Represents the abstract base class from which all implementations of symmetric algorithms must inherit.
Assembly: mscorlib (in mscorlib.dll)
The classes that derive from the class use a chaining mode called cipher block chaining (CBC), which requires a key (Key) and an initialization vector (IV) to perform cryptographic transformations on data. To decrypt data that was encrypted using one of the classes, you must set the Key property and the IV property to the same values that were used for encryption. For a symmetric algorithm to be useful, the secret key must be known only to the sender and the receiver.
Note that when using derived classes, it is not enough, from a security perspective, to simply force a garbage collection after you have finished using the object. You must explicitly call the Clear method on the object to zero out any sensitive data within the object before it is released. Note that garbage collection does not zero out the contents of collected objects but simply marks the memory as available for reallocation. Thus the data contained within a garbage collected object may still be present in the memory heap in unallocated memory. In the case of cryptographic objects, this data could contain sensitive information such as key data or a block of plain text.
All cryptographic classes in the .NET Framework that hold sensitive data implement a Clear method. When called, the Clear method overwrites all sensitive data within the object with zeros and then releases the object so that it can be safely garbage collected. When the object has been zeroed and released, you should then call the Dispose method with the disposing parameter set to True to dispose of all managed and unmanaged resources associated with the object.Notes to Inheritors:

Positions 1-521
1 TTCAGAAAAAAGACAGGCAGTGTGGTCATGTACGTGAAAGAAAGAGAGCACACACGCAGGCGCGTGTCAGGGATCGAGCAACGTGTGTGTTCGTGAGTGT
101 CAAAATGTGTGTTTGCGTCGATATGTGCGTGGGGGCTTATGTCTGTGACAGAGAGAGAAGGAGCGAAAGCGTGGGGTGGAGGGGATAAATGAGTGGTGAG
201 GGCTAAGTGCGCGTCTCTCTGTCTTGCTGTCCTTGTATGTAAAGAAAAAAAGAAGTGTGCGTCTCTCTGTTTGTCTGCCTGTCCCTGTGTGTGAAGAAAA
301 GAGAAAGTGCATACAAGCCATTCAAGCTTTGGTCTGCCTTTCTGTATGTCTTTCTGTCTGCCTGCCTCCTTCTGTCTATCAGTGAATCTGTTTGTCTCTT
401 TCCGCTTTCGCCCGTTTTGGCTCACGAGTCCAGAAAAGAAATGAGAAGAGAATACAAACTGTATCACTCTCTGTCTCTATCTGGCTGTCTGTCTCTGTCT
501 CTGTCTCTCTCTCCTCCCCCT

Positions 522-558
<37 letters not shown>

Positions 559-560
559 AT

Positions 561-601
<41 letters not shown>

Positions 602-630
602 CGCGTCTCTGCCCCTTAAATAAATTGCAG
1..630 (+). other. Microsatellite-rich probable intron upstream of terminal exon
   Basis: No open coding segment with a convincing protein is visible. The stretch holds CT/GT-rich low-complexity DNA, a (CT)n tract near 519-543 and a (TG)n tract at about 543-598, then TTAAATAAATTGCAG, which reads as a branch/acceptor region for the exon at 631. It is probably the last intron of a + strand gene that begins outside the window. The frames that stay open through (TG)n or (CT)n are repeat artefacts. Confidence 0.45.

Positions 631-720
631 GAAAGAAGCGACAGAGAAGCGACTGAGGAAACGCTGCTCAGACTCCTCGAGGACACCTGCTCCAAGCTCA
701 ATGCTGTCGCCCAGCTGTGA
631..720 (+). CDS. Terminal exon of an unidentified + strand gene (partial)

The following code example uses the RijndaelManaged class with the specified Key property and initialization vector (IV) to encrypt a file specified by inName, and outputs the encrypted result to the file specified by outName. The desKey and desIV parameters to the method are 8-byte arrays. You must have the high encryption pack installed to run this example.
Windows 7, Windows Vista, Windows XP SP2, Windows XP Media Center Edition, Windows XP Professional x64 Edition, Windows XP Starter Edition, Windows Server 2008 R2, Windows Server 2008, Windows Server 2003, Windows Server 2000 SP4, Windows Millennium Edition, Windows 98, Windows CE, Windows Mobile for Smartphone, Windows Mobile for Pocket PC
The .NET Framework and .NET Compact Framework do not support all versions of every platform. For a list of the supported versions, see .NET Framework System Requirements.